For the first time since suffering an upper-body injury November 12 in a home game against the San Jose Sharks, Anton Stralman was practicing with his teammates in a regular jersey Saturday at the Brandon Ice Sports Forum.
In previous practice sessions, Stralman was a participant but limited, signified by the red no-contact jersey he donned.
Saturday, Stralman took contact for the first time since the injury, indicating he could return to the Tampa Bay Lightning lineup soon.
"The big test obviously is to take more physical contact and see how it reacts," Stralman said following Saturday's practice as the Bolts packed their bags for a three-game road trip starting Sunday in Boston against the Bruins. "We'll see how it feels tomorrow, and we'll go from there."
Lightning head coach Jon Cooper said there's a "possibility" Stralman could return by the end of this road trip. That would be a big boost for a Bolts blueline that has held together well in his absence. The Lightning currently rank tied for 12th in the NHL for goals-against average (2.50).
Stralman has missed seven games so far to the upper-body injury that occurred after he took a shot late in the game against the Sharks. The time away from the ice hasn't all been negative, however. Stralman said the opportunity to watch games instead of playing in them has given him a new perspective.
"It's never fun to be injured, but I think when you do get some time off, it can also be a good thing," he said. "You can kind of clear your mind and address things that maybe you weren't too happy about in your own game, things that you want to improve. It's a good time to kind of reflect on that stuff that I as a player would like to improve."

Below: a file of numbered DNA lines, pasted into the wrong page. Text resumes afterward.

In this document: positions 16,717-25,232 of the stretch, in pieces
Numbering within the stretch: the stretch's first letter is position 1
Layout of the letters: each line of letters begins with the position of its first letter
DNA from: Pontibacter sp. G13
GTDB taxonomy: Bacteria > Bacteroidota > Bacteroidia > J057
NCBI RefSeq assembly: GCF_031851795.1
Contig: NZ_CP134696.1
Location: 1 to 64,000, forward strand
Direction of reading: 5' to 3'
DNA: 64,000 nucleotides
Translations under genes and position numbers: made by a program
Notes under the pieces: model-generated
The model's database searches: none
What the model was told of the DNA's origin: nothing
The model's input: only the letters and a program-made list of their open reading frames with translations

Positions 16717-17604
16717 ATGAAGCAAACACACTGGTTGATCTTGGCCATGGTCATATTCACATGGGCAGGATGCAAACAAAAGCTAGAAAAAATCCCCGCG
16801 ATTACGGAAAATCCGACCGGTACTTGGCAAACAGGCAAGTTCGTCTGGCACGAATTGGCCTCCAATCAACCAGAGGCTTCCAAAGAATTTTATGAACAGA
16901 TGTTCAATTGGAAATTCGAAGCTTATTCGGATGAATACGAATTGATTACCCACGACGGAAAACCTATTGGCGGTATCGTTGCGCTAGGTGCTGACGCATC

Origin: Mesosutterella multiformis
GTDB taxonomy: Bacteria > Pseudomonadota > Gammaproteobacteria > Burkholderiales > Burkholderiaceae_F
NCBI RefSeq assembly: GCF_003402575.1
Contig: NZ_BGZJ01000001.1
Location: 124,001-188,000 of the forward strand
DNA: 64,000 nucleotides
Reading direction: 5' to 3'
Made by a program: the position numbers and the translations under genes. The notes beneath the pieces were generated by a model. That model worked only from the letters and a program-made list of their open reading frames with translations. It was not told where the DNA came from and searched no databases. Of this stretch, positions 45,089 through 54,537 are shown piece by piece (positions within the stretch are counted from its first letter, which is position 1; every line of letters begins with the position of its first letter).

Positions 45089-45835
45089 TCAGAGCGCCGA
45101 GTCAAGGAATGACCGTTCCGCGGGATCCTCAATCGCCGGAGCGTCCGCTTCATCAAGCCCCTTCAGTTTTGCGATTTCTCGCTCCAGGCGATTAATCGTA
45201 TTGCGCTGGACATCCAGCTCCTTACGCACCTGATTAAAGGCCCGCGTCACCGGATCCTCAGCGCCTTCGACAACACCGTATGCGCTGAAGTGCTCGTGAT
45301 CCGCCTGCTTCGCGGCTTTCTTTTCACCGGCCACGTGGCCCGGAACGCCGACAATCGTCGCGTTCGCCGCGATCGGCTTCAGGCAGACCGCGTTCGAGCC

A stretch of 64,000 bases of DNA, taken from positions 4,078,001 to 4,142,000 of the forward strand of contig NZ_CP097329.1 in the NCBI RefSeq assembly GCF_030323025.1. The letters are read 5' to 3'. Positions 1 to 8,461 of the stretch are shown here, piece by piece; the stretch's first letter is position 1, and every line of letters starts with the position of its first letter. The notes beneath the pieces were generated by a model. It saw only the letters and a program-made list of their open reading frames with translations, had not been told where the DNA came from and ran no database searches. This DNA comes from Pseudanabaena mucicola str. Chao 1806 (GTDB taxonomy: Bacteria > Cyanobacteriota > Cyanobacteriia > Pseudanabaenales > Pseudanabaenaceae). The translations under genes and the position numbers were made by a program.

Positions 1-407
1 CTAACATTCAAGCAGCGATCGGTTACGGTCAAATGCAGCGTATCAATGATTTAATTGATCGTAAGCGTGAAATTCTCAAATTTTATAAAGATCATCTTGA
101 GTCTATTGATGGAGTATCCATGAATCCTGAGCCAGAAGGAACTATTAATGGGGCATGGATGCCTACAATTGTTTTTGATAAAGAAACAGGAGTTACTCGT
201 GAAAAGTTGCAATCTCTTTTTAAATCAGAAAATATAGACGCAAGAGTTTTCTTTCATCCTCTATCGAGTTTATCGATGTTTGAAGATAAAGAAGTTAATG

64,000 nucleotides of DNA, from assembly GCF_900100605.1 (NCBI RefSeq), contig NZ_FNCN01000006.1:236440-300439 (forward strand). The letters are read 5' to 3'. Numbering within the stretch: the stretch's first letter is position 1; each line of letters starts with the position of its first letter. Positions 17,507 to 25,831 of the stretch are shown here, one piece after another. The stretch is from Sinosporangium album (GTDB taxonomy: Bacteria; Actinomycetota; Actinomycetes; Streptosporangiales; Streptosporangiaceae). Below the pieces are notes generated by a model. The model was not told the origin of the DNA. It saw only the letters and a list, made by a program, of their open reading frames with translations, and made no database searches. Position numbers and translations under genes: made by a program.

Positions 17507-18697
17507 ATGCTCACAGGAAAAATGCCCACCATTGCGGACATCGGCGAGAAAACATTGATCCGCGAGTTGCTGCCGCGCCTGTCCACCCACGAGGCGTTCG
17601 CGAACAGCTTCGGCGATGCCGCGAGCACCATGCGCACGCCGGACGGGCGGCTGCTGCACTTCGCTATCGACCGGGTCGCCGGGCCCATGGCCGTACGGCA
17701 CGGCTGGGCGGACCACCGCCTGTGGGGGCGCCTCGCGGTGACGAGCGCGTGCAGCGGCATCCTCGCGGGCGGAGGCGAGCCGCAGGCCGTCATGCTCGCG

After getting injured, Stralman noticed he wasn't communicating on the ice as much as he needs to. He's working to be more vocal while he rehabs.
"That's something I need to do more of," Stralman said. "It's a good way to kind of reset it and work on it again and do it in practice with the team and just like we did today with a lot of breakouts and stuff, that's usually when you need mostly to talk."
Stralman is progressing in his rehab about as he expected, saying he's "right in line" of where he's supposed to be in regards to his timetable to return.
"Every time you get injured, you think you'll be back quick," he said. "Also, there's a thin line to watch. You don't want to push it too much and be out there too early and re-injure yourself, which is just going to make it worse. You obviously have to take your time."
Time is something Stralman can afford with the injury occurring at the beginning of the season. In 2015-16, Stralman went down with a non-displaced fracture of his left fibula with three weeks remaining in the regular season and rushed to get back on the ice in the playoffs. He returned in a little less than two months but admittedly probably wasn't 100 percent yet.
"Now, I can kind of lick my wounds a little bit and then have a long season still left," he said.